By Janine Gericke.
On Saturday, December 1st, the SF Silent Film Festival held its annual Day of Silents winter program at the famed Castro Theatre. As I’ve previously covered, the San Francisco Silent Film Festival offers a year round celebration of early film. The festival pulls in thousands of silent film fanatics, many of whom show up in era appropriate ensembles and laden with provisions to tide them over for hours of screenings, presentations, and conversations.
Though the day showcased a full roster of entertainment, the 1926 Sam Taylor comedy Exit Smiling was an absolute highlight. The film stars Beatrice Lillie, who at the time was considered to be “the funniest woman in the world.” Lillie plays Violet, a young woman who works with a traveling theatrical group. Violet is the group’s maid, cooking their meals and prepping their wardrobes. All day she dreams of acting in one of the troupe’s productions, even memorizing lines and putting on costumes backstage. She meets Jimmy Marsh (Jack Pickford – silent star Mary Pickford’s brother!), a bank clerk accused of stealing who joins the troupe as an escape. The two form a bond and hilarity ensues.
Before the film began, a projected lobby card stated that the film’s ending was not well received upon the film’s initial release. I won’t give the ending away, but I do encourage people to seek out this film. You won’t be disappointed.
The 35mm print, which looked fantastic, was provided by the British Film Institute. The presentation also welcomed a new face to the silent film festival, pianist Wayne Barker. Even when there was a technical hiccup, Barker didn’t hesitate and just kept playing. The audience ate it up. This was one of the best screenings I have seen at this festival. The crowd was having a great time and the hilarious film made for a perfect afternoon screening.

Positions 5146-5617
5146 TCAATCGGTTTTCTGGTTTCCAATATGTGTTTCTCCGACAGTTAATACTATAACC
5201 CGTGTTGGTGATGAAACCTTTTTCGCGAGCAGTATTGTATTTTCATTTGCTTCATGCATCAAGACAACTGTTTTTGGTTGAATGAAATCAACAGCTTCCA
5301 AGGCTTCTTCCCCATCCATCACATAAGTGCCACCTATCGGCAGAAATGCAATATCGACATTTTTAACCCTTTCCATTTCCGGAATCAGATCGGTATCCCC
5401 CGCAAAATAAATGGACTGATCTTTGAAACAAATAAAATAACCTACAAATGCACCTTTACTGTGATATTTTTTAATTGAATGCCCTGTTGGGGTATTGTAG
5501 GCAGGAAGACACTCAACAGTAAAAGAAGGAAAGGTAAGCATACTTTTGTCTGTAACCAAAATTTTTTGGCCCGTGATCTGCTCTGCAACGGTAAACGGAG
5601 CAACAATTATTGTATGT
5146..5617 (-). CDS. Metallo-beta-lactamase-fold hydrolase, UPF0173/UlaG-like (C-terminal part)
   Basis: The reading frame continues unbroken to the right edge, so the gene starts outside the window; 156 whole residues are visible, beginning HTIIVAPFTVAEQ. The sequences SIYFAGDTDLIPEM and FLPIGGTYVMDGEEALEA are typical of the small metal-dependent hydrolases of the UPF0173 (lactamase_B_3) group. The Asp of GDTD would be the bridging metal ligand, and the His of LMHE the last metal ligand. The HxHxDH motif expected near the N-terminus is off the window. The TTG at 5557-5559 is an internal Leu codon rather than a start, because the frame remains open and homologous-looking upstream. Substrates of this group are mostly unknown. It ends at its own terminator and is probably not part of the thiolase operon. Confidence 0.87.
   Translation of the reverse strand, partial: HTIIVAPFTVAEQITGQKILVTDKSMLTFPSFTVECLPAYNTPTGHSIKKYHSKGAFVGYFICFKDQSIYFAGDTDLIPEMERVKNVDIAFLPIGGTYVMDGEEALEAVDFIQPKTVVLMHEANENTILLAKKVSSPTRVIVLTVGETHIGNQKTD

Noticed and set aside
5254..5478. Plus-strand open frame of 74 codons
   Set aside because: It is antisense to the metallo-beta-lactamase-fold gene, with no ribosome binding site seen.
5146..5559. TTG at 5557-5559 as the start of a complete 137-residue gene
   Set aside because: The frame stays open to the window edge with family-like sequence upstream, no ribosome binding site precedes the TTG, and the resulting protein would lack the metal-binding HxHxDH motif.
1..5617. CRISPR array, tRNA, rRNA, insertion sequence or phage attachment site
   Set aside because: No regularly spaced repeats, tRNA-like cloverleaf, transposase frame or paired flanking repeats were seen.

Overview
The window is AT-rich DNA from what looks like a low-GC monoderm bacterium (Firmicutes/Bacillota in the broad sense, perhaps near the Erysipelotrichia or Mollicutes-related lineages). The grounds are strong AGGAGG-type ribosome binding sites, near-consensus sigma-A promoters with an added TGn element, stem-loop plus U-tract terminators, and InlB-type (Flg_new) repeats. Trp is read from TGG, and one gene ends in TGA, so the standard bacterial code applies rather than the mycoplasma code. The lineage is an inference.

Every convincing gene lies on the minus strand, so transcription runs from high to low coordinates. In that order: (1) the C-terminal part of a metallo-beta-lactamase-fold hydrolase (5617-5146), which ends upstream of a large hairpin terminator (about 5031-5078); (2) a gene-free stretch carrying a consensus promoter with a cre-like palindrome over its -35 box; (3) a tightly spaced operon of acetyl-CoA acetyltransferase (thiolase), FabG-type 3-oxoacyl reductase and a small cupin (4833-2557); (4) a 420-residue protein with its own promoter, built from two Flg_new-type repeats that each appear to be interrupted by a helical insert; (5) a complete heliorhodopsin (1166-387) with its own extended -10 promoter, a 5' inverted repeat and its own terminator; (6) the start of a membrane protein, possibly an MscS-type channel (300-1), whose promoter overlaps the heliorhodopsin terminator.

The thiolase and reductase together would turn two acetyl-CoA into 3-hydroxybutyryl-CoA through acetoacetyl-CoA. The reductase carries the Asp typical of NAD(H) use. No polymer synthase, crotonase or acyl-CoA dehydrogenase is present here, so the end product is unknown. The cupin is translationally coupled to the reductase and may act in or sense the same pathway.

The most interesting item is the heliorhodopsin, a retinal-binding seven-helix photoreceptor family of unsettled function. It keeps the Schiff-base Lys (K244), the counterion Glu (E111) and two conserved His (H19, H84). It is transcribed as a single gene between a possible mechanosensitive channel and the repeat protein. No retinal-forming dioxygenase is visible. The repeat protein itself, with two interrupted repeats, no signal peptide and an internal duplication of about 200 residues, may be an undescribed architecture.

Exit Smiling is really Beatrice Lillie’s film. This was actually her one and only silent film. Lillie seemed like a veteran at this point. Originally a stage actress, her comedic timing is impeccable and her facial reactions could rival that of Buster Keaton, who could express so much with just a look. She clearly loved to perform, which isn’t much of a stretch to portray a woman who dreams of performing in front of an audience. Lillie can draw you in with her radiant facial expressions, but also break your heart when she is desperate to hide her own heartache. Had she continued making films, Lillie could’ve held her own with any famous silent film stars of the era. It seems that director Sam Taylor also had a knack for finding comedic talent. He directed Harold Lloyd in Safety Last (1923) and The Freshmen (1925).
I can’t recommend this film enough. It’s just a good old-fashioned comedy, plain and simple. Granted, I saw it in a crowded theater with a fun and engaged audience and live music, but I would watch the film again from the comfort of any living room. The film is available on DVD through the Warner Archive and is also available on iTunes. If anything, see the film just to see how brilliant Lillie’s performance is. A natural comedianne who shines in a role that is relatable for anyone who has ever watched from sidelines just waiting for their moment.
Janine Gericke is a Film International ‘In the Field’ writer.